Pennsylvania Partnerships for Children, the only statewide advocacy organization with a public policy agenda that spans the life of a child from birth to adulthood, released the following statement from President and CEO Kari King regarding Governor Wolf’s 2019-20 state budget proposal:
“Our organization seeks results that are achievable and part of that is working with policymakers from both sides of the aisle to make Pennsylvania one of the top states to be a child and to raise a child. The governor unveiled a pragmatic budget proposal that strikes the right tone for working on behalf of the state’s 2.8 million children, who are counting on policymakers to develop public policies that are in their best interest.
“There are 74 career and technical education centers educating 55,000 students across the Commonwealth. We recently released a report urging funding increases in career and technical education and having visited CTCs across the state, we have seen firsthand how crucial this piece of the pie is for preparing our future workforce to make meaningful contributions to our economy. The governor prioritized CTE by proposing a $10 million increase because all students who wish to be career-ready after graduation should have access to these programs.
“In the last decade the state share of special education funding has fallen while costs have increased. We support the proposed $50 million increase for special education, as it will help schools cover the costs associated with providing these critical supports for kids.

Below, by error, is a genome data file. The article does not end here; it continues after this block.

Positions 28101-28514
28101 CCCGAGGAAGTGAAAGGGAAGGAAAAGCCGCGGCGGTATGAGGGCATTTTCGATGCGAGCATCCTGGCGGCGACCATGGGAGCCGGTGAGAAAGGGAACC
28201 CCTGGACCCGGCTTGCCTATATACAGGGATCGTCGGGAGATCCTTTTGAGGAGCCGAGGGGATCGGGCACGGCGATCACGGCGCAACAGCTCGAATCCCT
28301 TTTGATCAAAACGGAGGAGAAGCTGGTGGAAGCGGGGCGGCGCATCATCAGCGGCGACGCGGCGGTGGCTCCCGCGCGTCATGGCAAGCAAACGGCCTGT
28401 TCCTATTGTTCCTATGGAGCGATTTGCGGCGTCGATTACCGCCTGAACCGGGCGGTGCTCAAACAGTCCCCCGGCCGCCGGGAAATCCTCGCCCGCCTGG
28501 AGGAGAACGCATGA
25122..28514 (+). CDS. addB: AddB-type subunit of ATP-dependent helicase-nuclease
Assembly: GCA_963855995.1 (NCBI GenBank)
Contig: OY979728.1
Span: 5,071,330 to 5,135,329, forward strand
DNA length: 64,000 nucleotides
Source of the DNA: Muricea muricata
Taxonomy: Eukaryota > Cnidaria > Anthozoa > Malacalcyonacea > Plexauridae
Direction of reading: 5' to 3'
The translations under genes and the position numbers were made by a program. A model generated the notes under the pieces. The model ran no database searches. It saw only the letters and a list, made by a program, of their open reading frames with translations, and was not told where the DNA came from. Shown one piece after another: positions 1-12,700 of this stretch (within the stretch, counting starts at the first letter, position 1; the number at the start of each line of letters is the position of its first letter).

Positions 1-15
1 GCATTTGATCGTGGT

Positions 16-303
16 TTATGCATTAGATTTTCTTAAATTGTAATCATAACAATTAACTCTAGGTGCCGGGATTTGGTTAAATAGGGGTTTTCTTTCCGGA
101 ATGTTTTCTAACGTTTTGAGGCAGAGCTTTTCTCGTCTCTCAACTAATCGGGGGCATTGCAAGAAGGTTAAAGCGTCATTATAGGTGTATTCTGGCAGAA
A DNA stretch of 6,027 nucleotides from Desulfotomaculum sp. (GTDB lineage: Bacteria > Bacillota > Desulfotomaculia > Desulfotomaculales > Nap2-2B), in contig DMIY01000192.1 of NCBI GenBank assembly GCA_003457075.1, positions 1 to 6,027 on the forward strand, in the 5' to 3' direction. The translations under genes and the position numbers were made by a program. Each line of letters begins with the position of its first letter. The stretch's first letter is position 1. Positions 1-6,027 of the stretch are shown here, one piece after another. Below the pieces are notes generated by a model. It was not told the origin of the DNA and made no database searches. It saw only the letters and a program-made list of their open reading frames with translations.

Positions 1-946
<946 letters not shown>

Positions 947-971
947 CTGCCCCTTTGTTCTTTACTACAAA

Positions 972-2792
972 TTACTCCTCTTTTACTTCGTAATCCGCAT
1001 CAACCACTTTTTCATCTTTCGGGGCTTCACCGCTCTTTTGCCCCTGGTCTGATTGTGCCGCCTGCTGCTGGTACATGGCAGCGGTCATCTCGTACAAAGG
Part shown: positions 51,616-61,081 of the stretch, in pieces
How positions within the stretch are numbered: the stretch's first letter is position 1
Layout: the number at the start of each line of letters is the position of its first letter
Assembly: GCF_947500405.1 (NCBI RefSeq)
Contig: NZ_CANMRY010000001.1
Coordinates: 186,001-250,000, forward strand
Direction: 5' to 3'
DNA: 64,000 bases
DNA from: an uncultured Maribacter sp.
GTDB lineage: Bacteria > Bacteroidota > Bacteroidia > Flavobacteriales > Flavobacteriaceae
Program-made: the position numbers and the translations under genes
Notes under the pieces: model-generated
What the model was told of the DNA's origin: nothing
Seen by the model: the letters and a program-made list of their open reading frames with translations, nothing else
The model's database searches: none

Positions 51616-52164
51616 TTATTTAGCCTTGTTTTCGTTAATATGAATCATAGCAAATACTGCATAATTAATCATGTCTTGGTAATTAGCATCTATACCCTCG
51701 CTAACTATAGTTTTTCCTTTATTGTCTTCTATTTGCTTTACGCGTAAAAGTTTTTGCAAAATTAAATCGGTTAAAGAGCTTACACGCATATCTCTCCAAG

“In addition, PPC supports the proposed $168 million increase for basic education funding that the governor included in his address. These dollars will be driven through the basic education funding formula and is a step in the right direction to increase the state’s share of funding.
“No child gets a do-over and every dollar invested in high-quality pre-k reaps significant cost savings in the future in the form of less public spending on special education, safety net programs and criminal justice. The governor’s proposed $50 million increase for pre-k will expand access and allow thousands more early learners to experience this once-in-a-lifetime opportunity.
“Evidence-based home visiting is a research-proven tool to support the development and safety of our most vulnerable children and their families. The $5 million increase the governor proposed for these programs is just a small step to address the significant unmet need that still exists. We are appreciative of the investment and will work with policymakers to maximize this opportunity to invest in the children and families that need it the most.
“The most critical period of brain development is in the first three years of life and, while federal funding for high-quality child care programs is robust, more is needed at the state level to ensure these programs are affordable and all children have access to them. We hope that during budget negotiations policymakers will recognize that investing in high-quality child care will help all children grow, learn and succeed.
“Due to recent federal action, the state is now required to pick up additional costs associated with the CHIP program as of the 2020-21 federal fiscal year, and this state budget shows a commitment to covering those added costs. The state stepping in to pick up the tab will ensure that the health care coverage and benefits CHIP provides to children are not diminished.
“Finally, we are pleased to see continued support of our county-administered child welfare system, with the governor proposing a nearly $34 million increase.”